It took me a while to come up with the best title to describe my past 15 days experience in Israel... Finally I was inspired by "full of ingredients" and just a little change -- full of adventures.
I think I am the kind of person who loves to travel alone. I seldom make a travel plan -- last time when I traveled to Tibet and Nepal I didn't even book a round-way ticket. That's the unpredictable part of traveling: I don't know what's going to happen, so everything is a surprise and I enjoy the process of discovery.
This time to Israel was in fact better organized. It was a business trip; otherwise it would be very hard for me to get a visa to Israel. I had to stay in office on workdays; but that was not too bad either, because I could chat with Israeli colleagues and learn from them. Of course weekends were my adventure time.
600 KM Drive
The most remarkable day was the second Friday (Sunday-Thursday are workdays in Israel), when I drove 600 km by myself up to the north. Haifa, Sea of Galilee, Golan Heights. I watched the most beautiful moon-rise in my life when the moon rose up from mountains over the Galilee Sea. I could not stop myself from constantly driving around Sea of Galilee until the sky went completely dark and my GPS kept correcting me to the right route back to Tel Aviv. It was too amazing to be rational. Time flew without awareness.
When I walked to a Cafe on top of the Bahai Garden for a short afternoon tea, it turned out to be a coincidence that a painter was drawing a painting that very similar to me! I wish I was in a long light dress so I could have matched the painting much better!
Israeli people were also active, open and hospitable. My colleagues took me to stunning places every noon for lunch and underground bars for midnight parties. Even random people on the street were keen to chat with me. In Haifa, a young guy who was a Haifa native asked me if he could show me around his city and introduce its histories. He scared me when he asked if I wanted to stay in Haifa for that night and even I was willing to move to Israel and get married...I was shocked but the second day my colleagues told me that was normal. That was just the way how Jewish people expressed themselves. Similarly in Tel Aviv when I asked a group of energetic men to take a photo of me on the beach, they even asked me if I just wanted a photo of myself or a photo of both of us. I felt that people were just curious to meet an East-Asian girl.
The Jewish Culture
The Jewish culture was also my main interest during this trip. Fortunately I managed to pay a visit to the Beit Hatfutsot, Museum of the Jewish People. The museum recorded history of Jewish movements around the world: how they spread to other continents and how they finally made it back to Israel. The most impressive picture was when I saw a sculpture that demonstrated Jewish people's attitude towards education:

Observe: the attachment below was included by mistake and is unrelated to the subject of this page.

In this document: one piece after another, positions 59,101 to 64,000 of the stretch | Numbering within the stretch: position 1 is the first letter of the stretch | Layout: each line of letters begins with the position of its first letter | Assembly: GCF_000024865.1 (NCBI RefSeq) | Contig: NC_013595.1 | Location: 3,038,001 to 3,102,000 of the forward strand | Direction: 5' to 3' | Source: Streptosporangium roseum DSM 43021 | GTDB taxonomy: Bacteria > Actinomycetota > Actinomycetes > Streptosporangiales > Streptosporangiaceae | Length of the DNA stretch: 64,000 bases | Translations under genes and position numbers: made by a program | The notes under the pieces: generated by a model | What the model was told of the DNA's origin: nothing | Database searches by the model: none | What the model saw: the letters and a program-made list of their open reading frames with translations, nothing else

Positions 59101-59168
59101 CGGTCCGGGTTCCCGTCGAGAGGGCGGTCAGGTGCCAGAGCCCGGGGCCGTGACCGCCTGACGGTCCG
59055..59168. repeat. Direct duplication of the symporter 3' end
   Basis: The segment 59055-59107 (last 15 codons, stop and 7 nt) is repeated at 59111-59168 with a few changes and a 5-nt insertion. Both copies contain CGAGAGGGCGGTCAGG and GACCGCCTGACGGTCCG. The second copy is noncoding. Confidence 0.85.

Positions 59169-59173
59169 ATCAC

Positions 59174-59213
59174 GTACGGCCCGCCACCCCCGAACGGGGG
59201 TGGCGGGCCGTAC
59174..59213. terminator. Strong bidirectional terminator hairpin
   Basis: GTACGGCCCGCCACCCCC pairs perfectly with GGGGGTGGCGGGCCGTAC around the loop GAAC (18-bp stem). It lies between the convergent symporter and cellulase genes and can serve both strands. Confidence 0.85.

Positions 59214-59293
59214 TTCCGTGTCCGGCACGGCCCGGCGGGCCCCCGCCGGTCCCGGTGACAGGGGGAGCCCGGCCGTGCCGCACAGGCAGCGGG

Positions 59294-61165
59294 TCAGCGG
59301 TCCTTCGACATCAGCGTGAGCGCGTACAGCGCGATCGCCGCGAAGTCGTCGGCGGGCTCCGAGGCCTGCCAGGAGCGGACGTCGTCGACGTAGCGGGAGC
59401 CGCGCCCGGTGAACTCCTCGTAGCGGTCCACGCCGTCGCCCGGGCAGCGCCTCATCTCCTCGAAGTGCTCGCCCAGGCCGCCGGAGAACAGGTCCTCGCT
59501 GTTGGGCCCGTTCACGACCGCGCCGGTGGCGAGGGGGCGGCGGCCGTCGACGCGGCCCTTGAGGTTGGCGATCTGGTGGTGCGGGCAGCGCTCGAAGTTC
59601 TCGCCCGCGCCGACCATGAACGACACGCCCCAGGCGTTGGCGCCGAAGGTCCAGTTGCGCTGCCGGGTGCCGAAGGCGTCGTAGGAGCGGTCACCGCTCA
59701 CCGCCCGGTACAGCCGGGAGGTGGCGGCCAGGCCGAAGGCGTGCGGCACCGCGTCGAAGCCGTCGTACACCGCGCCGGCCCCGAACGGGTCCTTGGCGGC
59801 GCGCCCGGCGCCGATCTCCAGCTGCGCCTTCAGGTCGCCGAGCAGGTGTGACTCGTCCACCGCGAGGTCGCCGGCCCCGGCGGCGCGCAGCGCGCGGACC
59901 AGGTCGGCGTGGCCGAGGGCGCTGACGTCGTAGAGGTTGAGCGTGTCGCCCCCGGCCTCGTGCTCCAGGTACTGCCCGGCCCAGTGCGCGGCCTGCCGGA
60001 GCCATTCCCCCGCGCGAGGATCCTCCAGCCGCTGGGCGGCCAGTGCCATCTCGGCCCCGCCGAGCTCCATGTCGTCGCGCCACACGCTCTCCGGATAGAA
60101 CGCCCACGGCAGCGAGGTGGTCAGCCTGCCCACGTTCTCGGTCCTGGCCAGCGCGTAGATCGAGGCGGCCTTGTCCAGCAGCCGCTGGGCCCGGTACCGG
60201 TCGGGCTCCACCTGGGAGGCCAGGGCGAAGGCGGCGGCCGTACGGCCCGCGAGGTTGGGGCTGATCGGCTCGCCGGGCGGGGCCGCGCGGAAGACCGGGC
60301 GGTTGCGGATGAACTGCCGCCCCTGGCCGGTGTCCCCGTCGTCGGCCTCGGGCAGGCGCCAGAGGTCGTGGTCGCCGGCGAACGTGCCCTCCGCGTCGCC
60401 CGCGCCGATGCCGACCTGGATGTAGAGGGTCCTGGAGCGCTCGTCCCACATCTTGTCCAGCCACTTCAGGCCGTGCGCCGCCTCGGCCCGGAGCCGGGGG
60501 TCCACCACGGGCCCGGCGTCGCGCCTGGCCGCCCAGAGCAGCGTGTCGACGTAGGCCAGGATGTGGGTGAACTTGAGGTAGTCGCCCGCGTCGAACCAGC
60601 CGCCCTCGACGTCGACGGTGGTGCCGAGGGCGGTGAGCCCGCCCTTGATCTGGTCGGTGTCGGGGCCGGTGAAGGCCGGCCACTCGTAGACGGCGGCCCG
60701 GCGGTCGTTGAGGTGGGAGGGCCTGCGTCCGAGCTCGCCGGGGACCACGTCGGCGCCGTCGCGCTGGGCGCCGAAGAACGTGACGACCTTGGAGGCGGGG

"The Jewish family put the child's education above everything".
Also unity sits in the heart of the Jews:
"All Jews are responsible for one another".
Jewish People and China
They also had a synagogue (means church for Jewish people to get-together) in China from 1000 years ago. It happened to be the 70th Anniversary of World Anti-Fascist War and Israel consulate in Shanghai made a short video to thank Shanghai for refuge.
Sleepless Tel Aviv
Tel Aviv is 24 hours sleepless. We arrived on Sunday midnight (1am) and everything was open on the beach! Families and children were enjoying their times playing on the beach...Bars and restaurants were open to accommodate friends and parties. One beef Carpaccio and a glass of cocktail...night life starts and never ends.
At my last night in Tel Aviv I ran into a musical concert in the Old Jaffa City. Vigorous band, devoted singer and amazed audiences when you sit in a historical open-air theater next to the Mediterranean Sea.
Tel Aviv is also open to homosexuals. Although from the legal perspective gay marriage is not recognized officially yet, they can enjoy their lives anyway and easily in Tel Aviv. Look at their graffiti on the street.
I also made a short trip to Beit Guvrin-Maresha National Park. The park is famous for big caves:
For thousands of years people have been cutting into the rock beneath the nari as quarries, burial caves, storerooms, industrial facilities, hideouts and dovecotes.
Some of the caves were huge and people actually lived inside -- very cool compared to the outside heat. A residential cave can consist of several rooms for different purposes: bedroom, storage, oil press etc.
< to be continued?>